A journey up the Columbia River Gorge is always a treat for me. It’s the chance to reconnect with special scenery and places and activities in one of the most beautiful places on the planet.

There are so many faces to the Columbia River Gorge: it’s a place where light and shadow dance across ancient basalt cliffs that rise hundreds of feet above a river that takes the breath away for its size and power. It is a place where you can discover vivid scenery that fills the senses as you trek across hiking trails that lead you into new territory. Perhaps your journey allows you to go face to face with the most amazing collection of thundering waterfalls in Oregon.

There is so much, so close and so easy to reach when you visit the heart of the gorge at Cascade Locks.

“Cascade Locks is indeed the heart of the gorge,” noted Cascade Locks resident Holly Howell. “Our community is surrounded by the Columbia Gorge National Scenic Area and that is why our hillside views are so pristine.”

Howell is also the Development Manager for the Port of Cascade Locks and said it isn’t a matter of finding enough to do in the Gorge, but rather finding enough time to do it all.

We visited the newest public venue for hikers and bikers called the “EasyClimb Trail” on the eastern edge of town. The new 3-mile loop trails is awash in color right now with brilliant blue camas and chocolate lilies, plus an unmatched view to the Columbia River. We also enjoyed a view to a nesting pair of osprey that are raising their young. “The trail was built by volunteers who gave more than 1200 hours of labor to design and build a family friendly trail to draw people to the sport of mountain biking but it has been embraced by a lot of our locals who enjoy walking their dogs too,” noted Howell.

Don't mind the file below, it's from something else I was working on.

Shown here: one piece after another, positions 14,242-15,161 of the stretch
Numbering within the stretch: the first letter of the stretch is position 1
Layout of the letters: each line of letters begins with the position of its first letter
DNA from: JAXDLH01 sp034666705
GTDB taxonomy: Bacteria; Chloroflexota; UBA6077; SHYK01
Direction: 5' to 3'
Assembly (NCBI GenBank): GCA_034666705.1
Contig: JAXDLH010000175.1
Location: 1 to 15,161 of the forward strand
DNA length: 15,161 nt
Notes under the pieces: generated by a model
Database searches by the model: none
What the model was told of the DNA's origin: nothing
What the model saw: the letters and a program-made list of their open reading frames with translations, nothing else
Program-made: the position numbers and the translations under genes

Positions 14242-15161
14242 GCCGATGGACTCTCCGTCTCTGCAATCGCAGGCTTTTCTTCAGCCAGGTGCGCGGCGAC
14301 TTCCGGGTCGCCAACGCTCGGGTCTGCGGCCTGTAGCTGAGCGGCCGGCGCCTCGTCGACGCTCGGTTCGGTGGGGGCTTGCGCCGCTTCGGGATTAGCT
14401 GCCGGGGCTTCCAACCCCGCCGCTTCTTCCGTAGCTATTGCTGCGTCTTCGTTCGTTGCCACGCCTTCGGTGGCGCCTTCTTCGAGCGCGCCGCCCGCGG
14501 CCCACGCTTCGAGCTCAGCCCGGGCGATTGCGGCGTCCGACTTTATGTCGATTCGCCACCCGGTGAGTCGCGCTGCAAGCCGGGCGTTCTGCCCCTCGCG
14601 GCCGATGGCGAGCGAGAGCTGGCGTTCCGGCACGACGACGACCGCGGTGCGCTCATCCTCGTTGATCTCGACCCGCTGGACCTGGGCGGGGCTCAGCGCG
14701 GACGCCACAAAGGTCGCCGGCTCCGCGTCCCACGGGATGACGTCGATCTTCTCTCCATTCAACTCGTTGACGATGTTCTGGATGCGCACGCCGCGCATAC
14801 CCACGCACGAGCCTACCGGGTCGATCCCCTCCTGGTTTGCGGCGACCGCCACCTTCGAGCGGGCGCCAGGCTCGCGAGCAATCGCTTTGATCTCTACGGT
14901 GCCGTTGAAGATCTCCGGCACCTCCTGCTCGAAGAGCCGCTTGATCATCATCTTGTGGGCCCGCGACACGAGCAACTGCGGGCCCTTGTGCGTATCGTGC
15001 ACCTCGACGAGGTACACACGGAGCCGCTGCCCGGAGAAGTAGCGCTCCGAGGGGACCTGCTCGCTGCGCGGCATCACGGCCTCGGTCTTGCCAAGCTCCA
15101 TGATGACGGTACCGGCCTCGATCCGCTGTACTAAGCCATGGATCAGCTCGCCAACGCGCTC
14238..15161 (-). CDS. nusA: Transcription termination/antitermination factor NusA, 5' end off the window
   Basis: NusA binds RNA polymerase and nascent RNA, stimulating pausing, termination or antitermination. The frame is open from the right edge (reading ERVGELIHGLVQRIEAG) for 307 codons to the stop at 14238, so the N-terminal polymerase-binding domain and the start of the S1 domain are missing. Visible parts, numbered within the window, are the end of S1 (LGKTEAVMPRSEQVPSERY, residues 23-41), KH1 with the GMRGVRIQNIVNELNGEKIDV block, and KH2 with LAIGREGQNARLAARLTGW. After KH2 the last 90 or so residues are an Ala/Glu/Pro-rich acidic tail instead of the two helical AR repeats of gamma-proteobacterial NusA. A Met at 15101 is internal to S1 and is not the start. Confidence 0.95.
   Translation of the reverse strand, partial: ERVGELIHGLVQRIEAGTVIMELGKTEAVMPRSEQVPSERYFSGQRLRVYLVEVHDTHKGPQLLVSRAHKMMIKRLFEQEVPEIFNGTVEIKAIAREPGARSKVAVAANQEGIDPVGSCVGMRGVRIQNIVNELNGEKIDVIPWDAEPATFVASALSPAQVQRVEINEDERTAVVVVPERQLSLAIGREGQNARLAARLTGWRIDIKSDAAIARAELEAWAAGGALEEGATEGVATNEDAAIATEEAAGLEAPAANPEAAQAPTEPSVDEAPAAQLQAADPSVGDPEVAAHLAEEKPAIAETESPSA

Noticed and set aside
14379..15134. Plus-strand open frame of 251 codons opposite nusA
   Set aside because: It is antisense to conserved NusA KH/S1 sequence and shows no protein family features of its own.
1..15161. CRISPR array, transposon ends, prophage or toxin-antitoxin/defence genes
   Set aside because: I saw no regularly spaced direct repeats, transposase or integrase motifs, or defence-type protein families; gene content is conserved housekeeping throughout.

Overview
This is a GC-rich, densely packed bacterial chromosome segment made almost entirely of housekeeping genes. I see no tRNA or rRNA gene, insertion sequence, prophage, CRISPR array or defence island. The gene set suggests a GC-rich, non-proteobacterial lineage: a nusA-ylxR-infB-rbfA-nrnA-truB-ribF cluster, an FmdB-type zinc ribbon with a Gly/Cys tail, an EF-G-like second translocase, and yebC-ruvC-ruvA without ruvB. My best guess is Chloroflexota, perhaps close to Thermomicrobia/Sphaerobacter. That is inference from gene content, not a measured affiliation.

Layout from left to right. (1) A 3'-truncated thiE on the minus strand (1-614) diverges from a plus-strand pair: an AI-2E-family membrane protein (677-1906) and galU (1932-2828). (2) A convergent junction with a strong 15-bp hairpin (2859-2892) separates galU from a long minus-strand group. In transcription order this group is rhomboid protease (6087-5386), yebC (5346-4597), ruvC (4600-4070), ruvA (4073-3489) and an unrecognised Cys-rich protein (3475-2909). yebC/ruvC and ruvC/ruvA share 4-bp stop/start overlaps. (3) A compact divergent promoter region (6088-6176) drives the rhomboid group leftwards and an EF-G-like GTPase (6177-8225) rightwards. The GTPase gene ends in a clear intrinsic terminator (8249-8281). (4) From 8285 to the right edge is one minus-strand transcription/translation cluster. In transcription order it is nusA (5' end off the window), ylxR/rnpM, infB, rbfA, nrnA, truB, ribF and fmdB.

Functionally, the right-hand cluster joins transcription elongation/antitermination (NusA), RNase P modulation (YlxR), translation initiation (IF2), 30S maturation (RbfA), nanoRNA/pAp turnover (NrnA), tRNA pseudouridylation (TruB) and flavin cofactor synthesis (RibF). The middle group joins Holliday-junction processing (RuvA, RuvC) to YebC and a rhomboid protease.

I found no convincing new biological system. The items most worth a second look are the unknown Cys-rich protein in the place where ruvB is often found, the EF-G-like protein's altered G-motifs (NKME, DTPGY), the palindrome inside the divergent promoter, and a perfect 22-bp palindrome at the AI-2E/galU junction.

The Cascade Locks Marine Park is a spacious public setting for a picnic lunch and also the launching point for 2-hour river trips aboard the Columbia Gorge Sternwheeler. The park also offers visitors a chance to learn more about the “real” Cascade Locks in the local Historic Museum. Pat Power is the volunteer care-taker of the small museum that offers a stunning photo collection that chronicles the building the locks.

“Before the locks were built,” noted Power, “boats from Portland could only come up the Columbia River to an area near the Bonneville Dam area – there they would dock and everything was off-loaded and transported up here to bypass the dangerous Cascade Rapids. From here, they could get onto another sternwheeler and continue further east.”

The photo collection captures one of Oregon’s most ambitious construction projects of the 1800s. The Cascade Locks were built to ease the river journey around the treacherous Cascade Rapids. The project included over 3000 feet of canal, with 3 giant steel gates and took more than 20 years to complete. When it opened in 1896, it offered easy passage for steamboats delivering food, supplies and people up and down the river.

The Historic Museum was a part of the project too; it was built by the Army Corps of Engineers in 1905. “They built three houses here and they still stand. Each house was aligned with the gates in the lock. The lock masters and their families lived in the homes and they went right out the front door to work each day – just a few yards away,” said Power.

Back in the park, you’ll also notice one of the newest features of the community – an art in the park project that includes three bronze statues by local bronze sculptor Heather Greene-Soderberg. The statues include Sacajawea and the great Newfoundland dog named “Seaman.” Both were members of the famed Lewis and Clark Expedition that passed this way more than two centuries ago.

Cascade Locks is the sort of timeless place that invites you to sit, put your feet up and watch the river and the world flow by – and it’s waiting for you – anytime!

About the Author: Grant McOmie

Grant McOmie is a Pacific Northwest broadcast journalist, teacher and author who writes and produces stories and special programs about the people, places, outdoor activities and environmental issues of the Pacific Northwest. A fifth generation Oregon native, Grant’s roots run deepest in the central Oregon region near Prineville and Redmond where his family continues to live.

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